I am a candid person. Blatant rudeness and frank honesty are the polar ends of this rare human quality. People consider this characteristic positively when used to compliment, but negatively when the result is not appeasing. Speaking the truth is commended or punished; never accepted at face value. My numerous experiences and observations support this pragmatic philosophy.
At an early age, my blunt nature formed. My older sister, Jessie, was the typical rebellious teenager with such characteristics as: moody, disrespectful, selfish, and scornful. Multiply hormones by ten, add in a grouchy morning syndrome, and that would’ve equaled my sister. She lied to our parents with ease, and she treated them with disdain. Such deception and disgust ate away at my family, so I despised my sister for pumping it into our home like a heart with blood. My solution: be the opposite of Jessie. I told the truth and behaved for my parents. No matter the question, I would spit out my answer without hesitation. Later, I discovered finesse is an irreplaceable value.
When I was twelve, a woman reacted rashly to a bold statement of mine. While attending a cousin’s reception, I conversed with an older woman from the other family. The woman asked what faith I practiced, and I casually said, “Religion is a security blanket. I’m an atheist, not a fool.” The woman glared down her nose and turned a frightful shade of red. Nearby conversations were paused while I quietly accepted the religious woman’s ranting. I’ve since learned to use common sense, avoid insulting people, and keep my answers brief.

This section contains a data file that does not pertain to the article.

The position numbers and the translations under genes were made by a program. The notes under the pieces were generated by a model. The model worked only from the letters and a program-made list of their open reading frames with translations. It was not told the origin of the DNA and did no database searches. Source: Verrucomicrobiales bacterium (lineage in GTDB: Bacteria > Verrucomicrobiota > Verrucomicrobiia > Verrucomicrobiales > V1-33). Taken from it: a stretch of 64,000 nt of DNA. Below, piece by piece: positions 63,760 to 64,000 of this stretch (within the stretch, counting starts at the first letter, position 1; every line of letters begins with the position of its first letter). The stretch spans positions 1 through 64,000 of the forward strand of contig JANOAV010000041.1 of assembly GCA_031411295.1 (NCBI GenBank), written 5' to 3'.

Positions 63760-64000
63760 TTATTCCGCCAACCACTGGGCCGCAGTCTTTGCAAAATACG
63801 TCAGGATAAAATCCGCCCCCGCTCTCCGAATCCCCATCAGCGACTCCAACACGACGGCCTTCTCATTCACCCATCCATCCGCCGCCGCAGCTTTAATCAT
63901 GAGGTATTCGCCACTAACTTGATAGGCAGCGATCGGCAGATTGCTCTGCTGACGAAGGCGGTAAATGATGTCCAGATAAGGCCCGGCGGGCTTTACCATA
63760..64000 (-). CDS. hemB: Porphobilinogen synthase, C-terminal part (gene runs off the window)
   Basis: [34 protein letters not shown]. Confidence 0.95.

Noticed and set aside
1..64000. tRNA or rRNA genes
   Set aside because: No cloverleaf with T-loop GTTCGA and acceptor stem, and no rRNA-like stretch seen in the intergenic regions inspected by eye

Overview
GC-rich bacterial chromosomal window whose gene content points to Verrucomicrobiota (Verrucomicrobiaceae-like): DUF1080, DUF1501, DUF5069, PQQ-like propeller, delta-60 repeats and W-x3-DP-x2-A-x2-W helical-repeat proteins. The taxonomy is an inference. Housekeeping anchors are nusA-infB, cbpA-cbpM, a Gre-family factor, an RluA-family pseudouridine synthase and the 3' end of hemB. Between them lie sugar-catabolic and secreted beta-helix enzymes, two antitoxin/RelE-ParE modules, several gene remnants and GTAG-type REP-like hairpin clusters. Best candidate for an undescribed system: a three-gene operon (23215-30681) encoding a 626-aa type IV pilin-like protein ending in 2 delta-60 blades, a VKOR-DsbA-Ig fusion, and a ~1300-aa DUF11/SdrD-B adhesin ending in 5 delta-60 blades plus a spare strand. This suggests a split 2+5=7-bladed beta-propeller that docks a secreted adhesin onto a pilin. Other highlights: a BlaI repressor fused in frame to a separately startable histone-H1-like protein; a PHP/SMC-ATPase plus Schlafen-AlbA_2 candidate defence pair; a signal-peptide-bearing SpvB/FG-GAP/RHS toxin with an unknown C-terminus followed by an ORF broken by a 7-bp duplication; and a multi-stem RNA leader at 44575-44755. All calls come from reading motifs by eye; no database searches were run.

Nowadays, my observations reinforce my abnormal behavior. Faux compliments, passive answers, and nervous laughs are unlike reactions with the same clear meaning: they are all examples of working dishonesty. The human majority will plaster false grins upon their faces, and perform like machinery. I’ve seen the most unique and outspoken people lie down, and let the world walk over them in order to keep the peace. To watch people degrade themselves to avoid conflict is unsettling, and to witness the murder of a person’s character is agonizing; however, to see them strangle themselves with a rope made from dishonesty is unbearable.
An enjoyable pastime of mine is examining a person’s reaction to my candid statements. It allows me to briefly gaze at their character. Some people don’t flinch when I calmly state my ideas, while others descend into volatile fits. To avoid an argument, I no longer brandish my opinions needlessly. Whether I’m praising a deed, or insulting a skill, I will give a straight answer when asked. Trying to change a stubborn mind is useless.
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